By: Reilly Hirst
Khong Thai Cuisine
260 Winton Road North,
Rochester, NY 14610
My lunch companion looks at me and says in mild disgust, “American Thai.” She’s not wrong. But I also ask if really there is much better Thai she’s had here in Rochester. We go through the litany. Neither of us like the King and I; her experience of Thai Mii Up was better food and worse service than mine. I like Yellow Elephant in Fairport; Sak’s is apparently run by the same team as here. Churi’s is the only one on our list that we wonder could compete. My companion values that warm enveloped feeling in a restaurant and less Americanized décor. I lean towards food over environment; but also appreciate more intimate authentic spaces.
We walked into Khong Thai on a Monday, that nefarious day when fewer restaurants are open for lunch. We shared the spring rolls (vegetarian), the papaya salad and the Panang Curry with Chicken. I had the Thai Iced Coffee, she the Lemongrass tea. I can say honestly that this was better Thai food than many I’ve had in ROC. Is it Toronto level? No, not even Buffalo or Syracuse for that matter. My companion was put off by the lack of heat. In contrast, some other restaurants make their dishes hot with a warning and if you don’t like heat, stay out of the kitchen or at least that dish. That lack of compromise is best for truly experiencing the food and, therefore, the culture of other countries.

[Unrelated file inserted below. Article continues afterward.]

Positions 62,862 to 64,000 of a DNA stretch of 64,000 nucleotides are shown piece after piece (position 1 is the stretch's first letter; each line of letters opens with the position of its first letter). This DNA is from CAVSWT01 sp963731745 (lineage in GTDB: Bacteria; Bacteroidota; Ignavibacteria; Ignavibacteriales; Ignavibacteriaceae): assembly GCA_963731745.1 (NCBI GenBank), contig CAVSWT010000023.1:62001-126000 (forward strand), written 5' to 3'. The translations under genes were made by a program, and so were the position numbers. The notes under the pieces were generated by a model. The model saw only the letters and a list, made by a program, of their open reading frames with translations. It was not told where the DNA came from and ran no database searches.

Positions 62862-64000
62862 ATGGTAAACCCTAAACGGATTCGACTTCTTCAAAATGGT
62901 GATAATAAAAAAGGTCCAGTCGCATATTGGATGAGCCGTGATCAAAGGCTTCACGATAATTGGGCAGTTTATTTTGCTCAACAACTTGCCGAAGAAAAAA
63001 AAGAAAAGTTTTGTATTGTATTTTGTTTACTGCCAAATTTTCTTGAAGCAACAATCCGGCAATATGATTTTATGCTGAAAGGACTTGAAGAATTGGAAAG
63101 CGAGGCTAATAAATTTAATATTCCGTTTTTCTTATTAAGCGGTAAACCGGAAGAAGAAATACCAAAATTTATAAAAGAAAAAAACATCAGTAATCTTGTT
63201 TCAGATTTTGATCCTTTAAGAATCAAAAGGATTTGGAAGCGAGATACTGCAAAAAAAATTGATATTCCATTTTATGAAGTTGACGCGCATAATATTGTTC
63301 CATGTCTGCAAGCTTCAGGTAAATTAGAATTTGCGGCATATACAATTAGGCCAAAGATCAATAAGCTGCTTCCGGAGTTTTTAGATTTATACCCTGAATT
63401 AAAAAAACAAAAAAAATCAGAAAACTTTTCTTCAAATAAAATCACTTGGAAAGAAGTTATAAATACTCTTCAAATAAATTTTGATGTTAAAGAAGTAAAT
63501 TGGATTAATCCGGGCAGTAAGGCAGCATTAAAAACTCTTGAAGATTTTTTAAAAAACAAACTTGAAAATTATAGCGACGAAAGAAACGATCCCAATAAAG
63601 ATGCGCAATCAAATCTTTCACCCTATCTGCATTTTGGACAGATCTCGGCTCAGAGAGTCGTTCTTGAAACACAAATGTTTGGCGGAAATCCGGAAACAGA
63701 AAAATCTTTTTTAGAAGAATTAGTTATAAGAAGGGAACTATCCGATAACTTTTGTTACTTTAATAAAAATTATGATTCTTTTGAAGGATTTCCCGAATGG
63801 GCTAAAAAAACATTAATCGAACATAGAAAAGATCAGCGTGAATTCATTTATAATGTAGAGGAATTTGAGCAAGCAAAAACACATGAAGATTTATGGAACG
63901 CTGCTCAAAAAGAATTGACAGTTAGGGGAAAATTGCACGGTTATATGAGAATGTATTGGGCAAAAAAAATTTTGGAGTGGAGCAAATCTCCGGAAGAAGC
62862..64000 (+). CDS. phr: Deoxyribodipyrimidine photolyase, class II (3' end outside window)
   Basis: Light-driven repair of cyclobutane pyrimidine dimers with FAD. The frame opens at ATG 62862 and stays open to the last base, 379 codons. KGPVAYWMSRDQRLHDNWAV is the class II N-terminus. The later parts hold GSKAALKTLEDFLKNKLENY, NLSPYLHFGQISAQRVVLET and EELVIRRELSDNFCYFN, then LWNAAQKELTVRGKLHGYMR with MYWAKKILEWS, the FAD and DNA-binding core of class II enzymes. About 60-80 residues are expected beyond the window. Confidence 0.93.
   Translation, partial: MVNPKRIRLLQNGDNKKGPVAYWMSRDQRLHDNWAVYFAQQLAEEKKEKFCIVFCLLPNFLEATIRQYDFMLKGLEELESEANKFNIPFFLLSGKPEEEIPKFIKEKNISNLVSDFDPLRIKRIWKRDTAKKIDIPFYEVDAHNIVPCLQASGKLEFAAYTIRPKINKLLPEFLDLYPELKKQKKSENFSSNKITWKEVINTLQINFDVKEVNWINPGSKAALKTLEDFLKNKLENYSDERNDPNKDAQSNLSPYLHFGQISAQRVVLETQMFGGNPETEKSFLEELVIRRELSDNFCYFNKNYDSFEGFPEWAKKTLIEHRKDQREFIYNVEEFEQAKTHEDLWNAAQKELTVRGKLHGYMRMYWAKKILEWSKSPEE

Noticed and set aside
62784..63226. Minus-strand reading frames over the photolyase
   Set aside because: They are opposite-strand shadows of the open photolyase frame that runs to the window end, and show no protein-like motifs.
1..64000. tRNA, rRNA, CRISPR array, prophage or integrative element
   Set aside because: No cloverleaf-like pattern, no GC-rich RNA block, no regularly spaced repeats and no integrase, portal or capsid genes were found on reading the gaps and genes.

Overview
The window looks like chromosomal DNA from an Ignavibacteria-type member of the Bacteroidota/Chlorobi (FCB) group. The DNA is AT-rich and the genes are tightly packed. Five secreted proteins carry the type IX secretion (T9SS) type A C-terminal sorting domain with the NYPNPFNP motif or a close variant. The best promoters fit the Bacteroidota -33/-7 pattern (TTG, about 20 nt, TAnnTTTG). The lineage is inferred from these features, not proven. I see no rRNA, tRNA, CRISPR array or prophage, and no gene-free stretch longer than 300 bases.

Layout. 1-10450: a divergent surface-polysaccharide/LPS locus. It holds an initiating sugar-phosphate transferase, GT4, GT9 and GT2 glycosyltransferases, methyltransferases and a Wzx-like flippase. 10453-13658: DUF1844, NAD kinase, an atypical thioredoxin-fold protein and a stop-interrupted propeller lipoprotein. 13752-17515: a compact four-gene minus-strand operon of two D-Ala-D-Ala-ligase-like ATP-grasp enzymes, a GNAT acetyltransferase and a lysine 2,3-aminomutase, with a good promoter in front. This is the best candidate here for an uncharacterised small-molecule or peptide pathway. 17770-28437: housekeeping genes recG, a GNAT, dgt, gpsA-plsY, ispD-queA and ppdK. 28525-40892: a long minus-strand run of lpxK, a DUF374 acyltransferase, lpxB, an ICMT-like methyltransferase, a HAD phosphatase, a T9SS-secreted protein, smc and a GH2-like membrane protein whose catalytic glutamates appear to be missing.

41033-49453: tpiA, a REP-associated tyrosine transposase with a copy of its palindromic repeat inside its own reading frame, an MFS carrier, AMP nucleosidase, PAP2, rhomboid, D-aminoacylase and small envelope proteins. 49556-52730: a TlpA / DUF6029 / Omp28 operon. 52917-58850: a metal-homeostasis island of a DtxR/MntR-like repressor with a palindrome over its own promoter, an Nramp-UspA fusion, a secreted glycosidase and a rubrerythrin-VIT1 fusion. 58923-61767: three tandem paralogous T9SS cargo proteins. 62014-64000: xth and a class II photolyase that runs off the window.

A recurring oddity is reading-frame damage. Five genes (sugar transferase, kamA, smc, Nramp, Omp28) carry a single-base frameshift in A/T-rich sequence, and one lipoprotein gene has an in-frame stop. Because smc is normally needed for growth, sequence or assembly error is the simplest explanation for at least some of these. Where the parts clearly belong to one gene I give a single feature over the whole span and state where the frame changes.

As a GERD sufferer I do find myself at odds. I ate hot spicy foods for years; now, it’s at my own risk- including potential hospital stays and esophageal cancer. Am I always good about this? No, I could say I risk it for you the reader, but really I risk it for me, the eater. Even by my new wimp standards, Khong doesn’t bring the heat, any heat. The Papaya salad was too mild; it had flavor, but from the pungency of vinegar. The Panang was soupier than either of us were used to, though it had flavor, just not the right one. The Spring rolls were fresh and crunchy: the cabbage, super crisp and fresh, but the rolls lackluster in flavor. It needed what was absent: enough Cilantro and some Avocado. (This must be more than just our meal as a Yelp picture matches almost exactly the rolls we got.) The Thai Iced Coffee was good just as it was; the Lemongrass Tea full of actual lemongrass. I would seek out Khong again. The décor was nice enough: modern, clean and for the limited space well managed. My companion would not seek it out but would eat there. Next visit I am intending to get the Curry Puffs, maybe the Satay, and the Num Tok Nuer, or Beef Salad, all favorite dishes. I also may want to try the Tom Yum, Tom Ka, or the Pad See Eiw which is more than enough to keep me coming back in an attempt to go through them all. I am expecting them to rank as the other dishes did: decent Thai, American not at all spicy Thai. Walk, don’t run, but at least you can eat Thai now.